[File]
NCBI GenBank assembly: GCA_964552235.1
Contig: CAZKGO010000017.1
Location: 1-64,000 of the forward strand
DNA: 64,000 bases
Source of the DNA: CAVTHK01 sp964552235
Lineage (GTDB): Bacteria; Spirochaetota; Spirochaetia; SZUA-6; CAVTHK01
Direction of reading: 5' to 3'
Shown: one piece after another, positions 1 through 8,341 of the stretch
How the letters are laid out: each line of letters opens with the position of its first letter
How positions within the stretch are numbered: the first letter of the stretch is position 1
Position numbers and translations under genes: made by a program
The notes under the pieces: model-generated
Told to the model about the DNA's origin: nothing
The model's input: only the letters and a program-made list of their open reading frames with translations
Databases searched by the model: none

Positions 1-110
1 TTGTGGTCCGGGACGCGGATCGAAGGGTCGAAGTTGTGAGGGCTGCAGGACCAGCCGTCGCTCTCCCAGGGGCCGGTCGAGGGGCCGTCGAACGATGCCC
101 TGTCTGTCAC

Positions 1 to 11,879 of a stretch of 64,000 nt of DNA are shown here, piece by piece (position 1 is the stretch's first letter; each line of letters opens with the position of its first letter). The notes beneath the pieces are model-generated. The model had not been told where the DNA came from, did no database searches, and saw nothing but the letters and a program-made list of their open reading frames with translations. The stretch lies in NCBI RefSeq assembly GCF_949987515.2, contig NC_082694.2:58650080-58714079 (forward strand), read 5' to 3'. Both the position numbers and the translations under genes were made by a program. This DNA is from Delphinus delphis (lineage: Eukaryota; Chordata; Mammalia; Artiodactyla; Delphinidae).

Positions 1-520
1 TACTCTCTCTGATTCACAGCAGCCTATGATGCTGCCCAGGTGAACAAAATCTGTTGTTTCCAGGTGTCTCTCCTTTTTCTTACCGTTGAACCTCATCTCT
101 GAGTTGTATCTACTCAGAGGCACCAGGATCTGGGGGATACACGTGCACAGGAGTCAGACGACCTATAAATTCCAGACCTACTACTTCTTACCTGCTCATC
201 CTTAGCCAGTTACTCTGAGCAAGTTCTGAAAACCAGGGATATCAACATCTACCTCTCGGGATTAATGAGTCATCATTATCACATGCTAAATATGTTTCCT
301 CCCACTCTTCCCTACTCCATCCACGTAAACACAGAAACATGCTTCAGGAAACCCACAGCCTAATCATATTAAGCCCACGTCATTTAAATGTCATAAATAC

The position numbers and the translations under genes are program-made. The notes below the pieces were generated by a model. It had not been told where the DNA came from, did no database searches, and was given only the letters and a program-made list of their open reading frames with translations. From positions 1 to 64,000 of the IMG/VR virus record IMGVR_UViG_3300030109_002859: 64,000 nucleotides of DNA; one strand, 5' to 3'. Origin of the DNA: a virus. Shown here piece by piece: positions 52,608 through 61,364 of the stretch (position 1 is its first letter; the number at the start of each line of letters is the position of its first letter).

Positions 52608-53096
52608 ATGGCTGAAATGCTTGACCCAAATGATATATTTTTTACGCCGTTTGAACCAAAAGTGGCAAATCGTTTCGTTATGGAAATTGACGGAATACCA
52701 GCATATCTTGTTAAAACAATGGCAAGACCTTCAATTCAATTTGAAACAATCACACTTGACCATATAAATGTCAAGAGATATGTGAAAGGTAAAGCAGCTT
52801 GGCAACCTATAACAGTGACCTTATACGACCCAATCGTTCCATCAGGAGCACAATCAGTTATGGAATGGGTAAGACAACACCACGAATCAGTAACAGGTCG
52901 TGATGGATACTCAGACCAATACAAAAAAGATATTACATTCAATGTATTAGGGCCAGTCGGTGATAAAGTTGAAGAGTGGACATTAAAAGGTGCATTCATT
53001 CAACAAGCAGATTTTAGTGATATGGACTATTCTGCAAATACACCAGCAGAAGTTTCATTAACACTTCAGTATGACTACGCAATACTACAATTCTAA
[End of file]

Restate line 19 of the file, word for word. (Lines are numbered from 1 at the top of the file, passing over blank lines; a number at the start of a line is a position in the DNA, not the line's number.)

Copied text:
Positions 1 to 11,879 of a stretch of 64,000 nt of DNA are shown here, piece by piece (position 1 is the stretch's first letter; each line of letters opens with the position of its first letter). The notes beneath the pieces are model-generated. The model had not been told where the DNA came from, did no database searches, and saw nothing but the letters and a program-made list of their open reading frames with translations. The stretch lies in NCBI RefSeq assembly GCF_949987515.2, contig NC_082694.2:58650080-58714079 (forward strand), read 5' to 3'. Both the position numbers and the translations under genes were made by a program. This DNA is from Delphinus delphis (lineage: Eukaryota; Chordata; Mammalia; Artiodactyla; Delphinidae).